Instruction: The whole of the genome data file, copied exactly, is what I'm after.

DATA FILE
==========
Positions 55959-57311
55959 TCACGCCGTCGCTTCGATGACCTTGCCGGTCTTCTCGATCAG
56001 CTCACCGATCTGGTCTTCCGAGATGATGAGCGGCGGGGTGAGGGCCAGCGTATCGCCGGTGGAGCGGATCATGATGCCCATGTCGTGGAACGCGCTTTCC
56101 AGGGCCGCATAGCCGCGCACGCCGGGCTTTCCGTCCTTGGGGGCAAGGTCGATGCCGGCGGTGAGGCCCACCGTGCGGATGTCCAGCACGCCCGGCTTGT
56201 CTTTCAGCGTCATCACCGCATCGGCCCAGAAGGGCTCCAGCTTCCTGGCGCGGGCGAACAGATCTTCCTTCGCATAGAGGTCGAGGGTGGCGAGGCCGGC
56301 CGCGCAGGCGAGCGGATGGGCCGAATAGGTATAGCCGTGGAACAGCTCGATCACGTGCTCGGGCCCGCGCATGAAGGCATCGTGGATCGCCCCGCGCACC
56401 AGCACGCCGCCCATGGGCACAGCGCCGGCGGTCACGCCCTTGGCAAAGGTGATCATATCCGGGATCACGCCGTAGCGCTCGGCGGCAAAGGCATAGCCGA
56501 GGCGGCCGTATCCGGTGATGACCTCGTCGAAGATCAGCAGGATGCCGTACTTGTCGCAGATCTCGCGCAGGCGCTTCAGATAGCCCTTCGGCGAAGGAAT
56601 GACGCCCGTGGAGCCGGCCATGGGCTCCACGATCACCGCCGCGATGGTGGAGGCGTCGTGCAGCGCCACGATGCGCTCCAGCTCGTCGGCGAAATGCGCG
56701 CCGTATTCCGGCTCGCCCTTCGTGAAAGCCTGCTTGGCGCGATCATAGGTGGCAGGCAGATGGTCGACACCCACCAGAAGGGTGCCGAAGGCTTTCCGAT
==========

Positions 55959-57311
55959 TCACGCCGTCGCTTCGATGACCTTGCCGGTCTTCTCGATCAG
56001 CTCACCGATCTGGTCTTCCGAGATGATGAGCGGCGGGGTGAGGGCCAGCGTATCGCCGGTGGAGCGGATCATGATGCCCATGTCGTGGAACGCGCTTTCC
56101 AGGGCCGCATAGCCGCGCACGCCGGGCTTTCCGTCCTTGGGGGCAAGGTCGATGCCGGCGGTGAGGCCCACCGTGCGGATGTCCAGCACGCCCGGCTTGT
56201 CTTTCAGCGTCATCACCGCATCGGCCCAGAAGGGCTCCAGCTTCCTGGCGCGGGCGAACAGATCTTCCTTCGCATAGAGGTCGAGGGTGGCGAGGCCGGC
56301 CGCGCAGGCGAGCGGATGGGCCGAATAGGTATAGCCGTGGAACAGCTCGATCACGTGCTCGGGCCCGCGCATGAAGGCATCGTGGATCGCCCCGCGCACC
56401 AGCACGCCGCCCATGGGCACAGCGCCGGCGGTCACGCCCTTGGCAAAGGTGATCATATCCGGGATCACGCCGTAGCGCTCGGCGGCAAAGGCATAGCCGA
56501 GGCGGCCGTATCCGGTGATGACCTCGTCGAAGATCAGCAGGATGCCGTACTTGTCGCAGATCTCGCGCAGGCGCTTCAGATAGCCCTTCGGCGAAGGAAT
56601 GACGCCCGTGGAGCCGGCCATGGGCTCCACGATCACCGCCGCGATGGTGGAGGCGTCGTGCAGCGCCACGATGCGCTCCAGCTCGTCGGCGAAATGCGCG
56701 CCGTATTCCGGCTCGCCCTTCGTGAAAGCCTGCTTGGCGCGATCATAGGTGGCAGGCAGATGGTCGACACCCACCAGAAGGGTGCCGAAGGCTTTCCGAT